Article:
Ray Beeman, a former tax counsel to Ways and Means Committee Republicans, said if a VAT replaced the income tax-based system there could be less objection to the idea. “Although you’d still have the political issue of it being an invisible tax that would be easy to dial up,” he said. “And somewhere lurking in the background is the thought that it’s ‘too European.’ ”

What about exemptions?

The main problem with a VAT is that by the time it went through Congress, it would look nothing like the conceptual VATs described by economists, Beeman said. Lawmakers would attempt to add exemptions to protect specific industries and other interests, he said.

“It probably would look worse than our current system,” Beeman said.

Kleinbard said it wouldn’t be difficult to design a comprehensive VAT if Congress could police itself and control its impulse for special carve-outs.

But a VAT doesn’t have a good way of measuring value when it comes to financial services that are bundled into products, according to Kleinbard. A “free checking” account with zero interest and free services is an example, he said.

What could happen in Congress?

The Cardin idea is a “credit invoice” consumption tax, similar to those used in Australia, New Zealand and Canada. Cardin calls it a “progressive consumption tax.”

A Senate aide said that the tax plan described in Cardin’s bill, which was introduced in the last Congress, addresses some major policy concerns—the tax base would remain broad because the exemptions aren’t used for certain goods and services and there would be a built-in “circuit breaker” by which it returns money to taxpayers if the progressive tax portion of the bill raises more than intended. The Cardin bill would propose a tax rate of 10 percent.

Renacci’s tax plan, which was released in July 2016, would replace the corporate income tax with a 7 percent VAT. The Tax Foundation estimated that his plan would reduce federal revenue by $845 billion but would lead to a 5.6 percent higher gross domestic product in the long run. His plan also proposes a “circuit breaker.”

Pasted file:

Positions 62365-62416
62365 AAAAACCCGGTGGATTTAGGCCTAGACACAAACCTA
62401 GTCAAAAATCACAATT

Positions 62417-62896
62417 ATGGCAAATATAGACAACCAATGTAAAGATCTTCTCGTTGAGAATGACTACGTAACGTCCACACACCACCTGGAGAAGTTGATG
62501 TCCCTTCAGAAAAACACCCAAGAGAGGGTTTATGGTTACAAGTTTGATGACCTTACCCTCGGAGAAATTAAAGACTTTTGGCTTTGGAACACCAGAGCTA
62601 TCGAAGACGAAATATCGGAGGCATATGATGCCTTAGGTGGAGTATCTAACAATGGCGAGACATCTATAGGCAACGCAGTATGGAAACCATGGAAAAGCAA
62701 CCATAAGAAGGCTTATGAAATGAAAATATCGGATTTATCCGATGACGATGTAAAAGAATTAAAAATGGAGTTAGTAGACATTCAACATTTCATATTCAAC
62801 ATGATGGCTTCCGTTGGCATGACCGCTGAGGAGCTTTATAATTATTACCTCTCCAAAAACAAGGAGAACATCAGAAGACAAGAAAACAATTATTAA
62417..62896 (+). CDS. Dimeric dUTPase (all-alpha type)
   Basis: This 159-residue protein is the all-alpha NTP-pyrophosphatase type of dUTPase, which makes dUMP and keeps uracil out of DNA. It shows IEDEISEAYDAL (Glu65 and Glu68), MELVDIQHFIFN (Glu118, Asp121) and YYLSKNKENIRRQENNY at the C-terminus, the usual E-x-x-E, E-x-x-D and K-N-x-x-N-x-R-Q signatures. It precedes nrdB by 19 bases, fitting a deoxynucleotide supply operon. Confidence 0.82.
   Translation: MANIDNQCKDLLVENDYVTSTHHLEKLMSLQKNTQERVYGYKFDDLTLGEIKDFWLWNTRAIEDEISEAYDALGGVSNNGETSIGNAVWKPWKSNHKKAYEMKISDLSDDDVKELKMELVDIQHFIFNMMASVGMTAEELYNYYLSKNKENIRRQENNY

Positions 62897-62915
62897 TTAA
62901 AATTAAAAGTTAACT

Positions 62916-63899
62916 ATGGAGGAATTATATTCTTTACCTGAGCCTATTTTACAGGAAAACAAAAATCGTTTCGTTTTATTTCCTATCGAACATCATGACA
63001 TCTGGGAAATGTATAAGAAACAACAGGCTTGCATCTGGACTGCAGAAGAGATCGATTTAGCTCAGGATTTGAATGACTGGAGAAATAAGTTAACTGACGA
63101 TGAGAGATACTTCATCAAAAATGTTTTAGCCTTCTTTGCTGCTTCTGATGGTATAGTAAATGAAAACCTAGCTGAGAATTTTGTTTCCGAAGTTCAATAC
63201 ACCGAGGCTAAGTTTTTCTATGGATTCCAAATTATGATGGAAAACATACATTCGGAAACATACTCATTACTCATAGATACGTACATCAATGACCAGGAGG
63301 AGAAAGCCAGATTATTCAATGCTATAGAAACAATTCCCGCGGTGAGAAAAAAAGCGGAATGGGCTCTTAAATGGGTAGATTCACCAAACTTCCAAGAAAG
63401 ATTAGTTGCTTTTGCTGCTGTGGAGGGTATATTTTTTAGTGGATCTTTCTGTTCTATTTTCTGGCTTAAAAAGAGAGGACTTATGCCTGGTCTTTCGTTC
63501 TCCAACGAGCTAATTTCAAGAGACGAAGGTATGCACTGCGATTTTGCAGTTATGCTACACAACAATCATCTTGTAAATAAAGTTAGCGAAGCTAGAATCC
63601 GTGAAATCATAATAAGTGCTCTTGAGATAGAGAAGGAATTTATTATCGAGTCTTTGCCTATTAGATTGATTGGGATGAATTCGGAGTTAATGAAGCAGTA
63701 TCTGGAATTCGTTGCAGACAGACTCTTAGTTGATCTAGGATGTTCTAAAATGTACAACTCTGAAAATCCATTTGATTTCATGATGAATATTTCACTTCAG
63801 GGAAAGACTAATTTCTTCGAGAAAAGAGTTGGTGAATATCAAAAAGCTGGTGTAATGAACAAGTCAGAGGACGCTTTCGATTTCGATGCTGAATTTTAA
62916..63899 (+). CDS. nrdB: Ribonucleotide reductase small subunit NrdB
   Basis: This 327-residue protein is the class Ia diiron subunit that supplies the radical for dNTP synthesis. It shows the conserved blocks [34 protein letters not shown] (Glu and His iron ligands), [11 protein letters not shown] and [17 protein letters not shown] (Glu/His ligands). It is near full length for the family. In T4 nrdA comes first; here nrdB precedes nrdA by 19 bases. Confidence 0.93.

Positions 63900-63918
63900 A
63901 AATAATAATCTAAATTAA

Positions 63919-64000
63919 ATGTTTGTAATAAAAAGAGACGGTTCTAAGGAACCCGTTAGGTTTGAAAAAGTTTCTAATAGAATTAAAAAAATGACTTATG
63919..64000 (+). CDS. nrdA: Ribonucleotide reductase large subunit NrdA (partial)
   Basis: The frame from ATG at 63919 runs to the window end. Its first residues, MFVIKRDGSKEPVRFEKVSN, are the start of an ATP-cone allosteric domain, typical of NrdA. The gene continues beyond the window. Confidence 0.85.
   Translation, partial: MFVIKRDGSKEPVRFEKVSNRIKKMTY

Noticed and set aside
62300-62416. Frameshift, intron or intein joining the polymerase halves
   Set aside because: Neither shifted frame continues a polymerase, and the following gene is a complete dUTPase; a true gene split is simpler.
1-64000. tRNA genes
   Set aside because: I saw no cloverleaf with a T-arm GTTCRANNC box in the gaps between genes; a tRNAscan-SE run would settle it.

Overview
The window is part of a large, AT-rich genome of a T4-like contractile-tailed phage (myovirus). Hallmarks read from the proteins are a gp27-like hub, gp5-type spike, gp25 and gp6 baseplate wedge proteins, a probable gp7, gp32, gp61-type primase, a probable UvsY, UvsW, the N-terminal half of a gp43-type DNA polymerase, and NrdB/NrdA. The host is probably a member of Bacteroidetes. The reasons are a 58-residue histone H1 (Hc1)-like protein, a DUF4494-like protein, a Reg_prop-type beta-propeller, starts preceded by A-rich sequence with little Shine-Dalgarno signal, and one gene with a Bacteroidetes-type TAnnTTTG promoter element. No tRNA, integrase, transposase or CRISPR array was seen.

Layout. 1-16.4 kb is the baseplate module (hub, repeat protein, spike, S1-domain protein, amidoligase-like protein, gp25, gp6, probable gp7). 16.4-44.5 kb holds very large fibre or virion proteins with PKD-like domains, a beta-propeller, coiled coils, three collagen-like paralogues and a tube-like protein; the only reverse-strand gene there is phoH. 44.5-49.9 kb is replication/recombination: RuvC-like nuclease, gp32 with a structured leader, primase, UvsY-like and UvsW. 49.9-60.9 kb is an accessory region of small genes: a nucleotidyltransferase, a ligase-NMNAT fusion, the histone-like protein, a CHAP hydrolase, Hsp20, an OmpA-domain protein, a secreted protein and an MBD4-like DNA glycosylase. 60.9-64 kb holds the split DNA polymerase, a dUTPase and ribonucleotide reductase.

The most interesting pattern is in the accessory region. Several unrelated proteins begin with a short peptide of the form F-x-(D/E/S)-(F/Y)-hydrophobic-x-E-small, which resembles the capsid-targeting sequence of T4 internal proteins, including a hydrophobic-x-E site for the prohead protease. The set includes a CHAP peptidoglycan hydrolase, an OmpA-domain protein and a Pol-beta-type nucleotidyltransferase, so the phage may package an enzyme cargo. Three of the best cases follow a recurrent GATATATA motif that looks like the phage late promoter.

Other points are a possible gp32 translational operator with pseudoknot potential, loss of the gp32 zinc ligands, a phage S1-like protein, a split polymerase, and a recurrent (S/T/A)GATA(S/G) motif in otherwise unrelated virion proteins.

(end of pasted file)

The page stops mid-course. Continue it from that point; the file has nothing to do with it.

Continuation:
“I am a big believer that all plans need to be looked at. A consumption tax plan needs to be analyzed as well, and then let the people make a decision. But in the end, I believe a consumption tax, structured properly, is more pro-growth than an income tax,” Renacci told Bloomberg BNA.

“An income tax is regressive on wages and shareholder value, so let’s have hearings and discuss all the plans just like the White House appears to be doing. That way we look at the pluses and minuses of every plan,” he said.

House Ways and Means Committee Chairman Kevin Brady (R-Texas) has said that the idea of a VAT would face political resistance. Brady told Bloomberg BNA that the idea was rejected “for a number of key growth reasons.”

To contact the reporter on this story: Kaustuv Basu in Washington at kbasu@bna.com

To contact the editor responsible for this story: Meg Shreve at mshreve@bna.com